Cryptocurrency has become a major buzzword in the news this year. You may have heard the stories of people turning their $100 investment into $100,000, or you may have just seen Elon Musk talking about Dogecoin. Despite cryptocurrencies being touted as a means to obtain obscene wealth, the technologies behind these assets have great potential for the cannabis industry, particularly in the area of digital payments.

Digital transactions with traditional financial institutions have been a difficult hurdle for cannabis companies to overcome. Despite 38 states offering medicinal cannabis, and 19 states allowing it to be recreationally available, it is still federally recognized as a Schedule I substance. Because of this, it can be a challenge to work with banks. Cryptocurrencies like Bitcoin offer a current solution to digital payments.

Before I dive into how exactly Bitcoin can provide digital payments, it’s important to explain exactly what this technology is. At its core, most cryptocurrencies just provide a way to securely transact value digitally. This is all possible with the creation of blockchain technology, which combines the computing power of multiple computers (or nodes) across a network to create a consensus, called “Proof of Work”. If you are interested in the technical side of how this works, I will go further in depth at the end of this article. The important takeaway is that you are not trusting a single entity, like a bank, with your transaction, but instead, you are using the consensus of over 10,000 independent operators to verify the transaction, making the system incredibly secure.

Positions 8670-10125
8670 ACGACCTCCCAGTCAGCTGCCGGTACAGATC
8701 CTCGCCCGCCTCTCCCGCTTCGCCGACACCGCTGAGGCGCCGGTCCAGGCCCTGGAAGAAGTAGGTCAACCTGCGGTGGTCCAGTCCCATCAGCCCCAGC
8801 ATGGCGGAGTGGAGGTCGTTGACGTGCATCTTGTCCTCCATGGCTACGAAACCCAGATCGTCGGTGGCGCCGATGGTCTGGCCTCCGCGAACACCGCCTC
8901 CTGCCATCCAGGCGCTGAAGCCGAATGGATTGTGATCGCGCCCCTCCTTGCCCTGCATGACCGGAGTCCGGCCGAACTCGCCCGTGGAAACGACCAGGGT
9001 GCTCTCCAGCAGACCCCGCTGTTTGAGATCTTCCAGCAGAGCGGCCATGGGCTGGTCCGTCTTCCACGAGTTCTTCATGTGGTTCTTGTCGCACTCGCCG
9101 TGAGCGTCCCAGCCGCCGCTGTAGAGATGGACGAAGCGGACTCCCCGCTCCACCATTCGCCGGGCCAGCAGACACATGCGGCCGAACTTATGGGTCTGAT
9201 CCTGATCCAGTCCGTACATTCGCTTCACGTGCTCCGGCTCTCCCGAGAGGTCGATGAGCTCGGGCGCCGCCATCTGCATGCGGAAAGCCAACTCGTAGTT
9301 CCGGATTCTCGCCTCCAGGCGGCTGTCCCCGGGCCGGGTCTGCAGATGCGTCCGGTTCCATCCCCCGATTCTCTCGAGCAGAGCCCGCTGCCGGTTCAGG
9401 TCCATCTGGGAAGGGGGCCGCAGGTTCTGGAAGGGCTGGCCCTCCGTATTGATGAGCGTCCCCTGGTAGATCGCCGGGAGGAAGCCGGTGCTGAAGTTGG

This security comes at a price though, bitcoin can only process 7 transactions per second. With VISA being able to easily handle over 1,700 transactions per second, you might be asking, “How exactly is this technology a viable option for digital payments?”. This is where the Bitcoin Lightning Network steps in.

The Lightning Network is a protocol that is built on top of the bitcoin network. It promises to increase the transactions of bitcoin to more than 40,000 transactions per second with negligible fees. I’ll go into more technical detail about how it works below, but think about the lightning network as your checking account and bitcoin as your savings account. Instead of wiring money all the time with your savings account. You put a certain amount into your checking to quickly make transactions.

While still a new technology, the Lightning Network is already being used heavily in El Salvador. Access to banking for Salvadorans can be incredibly hard, some having to travel hours to get to a bank, but many have access to a mobile phone. This makes mobile payment networks like bitcoin incredibly attractive. Salvadorans can easily set up their own bitcoin wallet and start transacting with friends, family, and local businesses without the need for a traditional financial institution.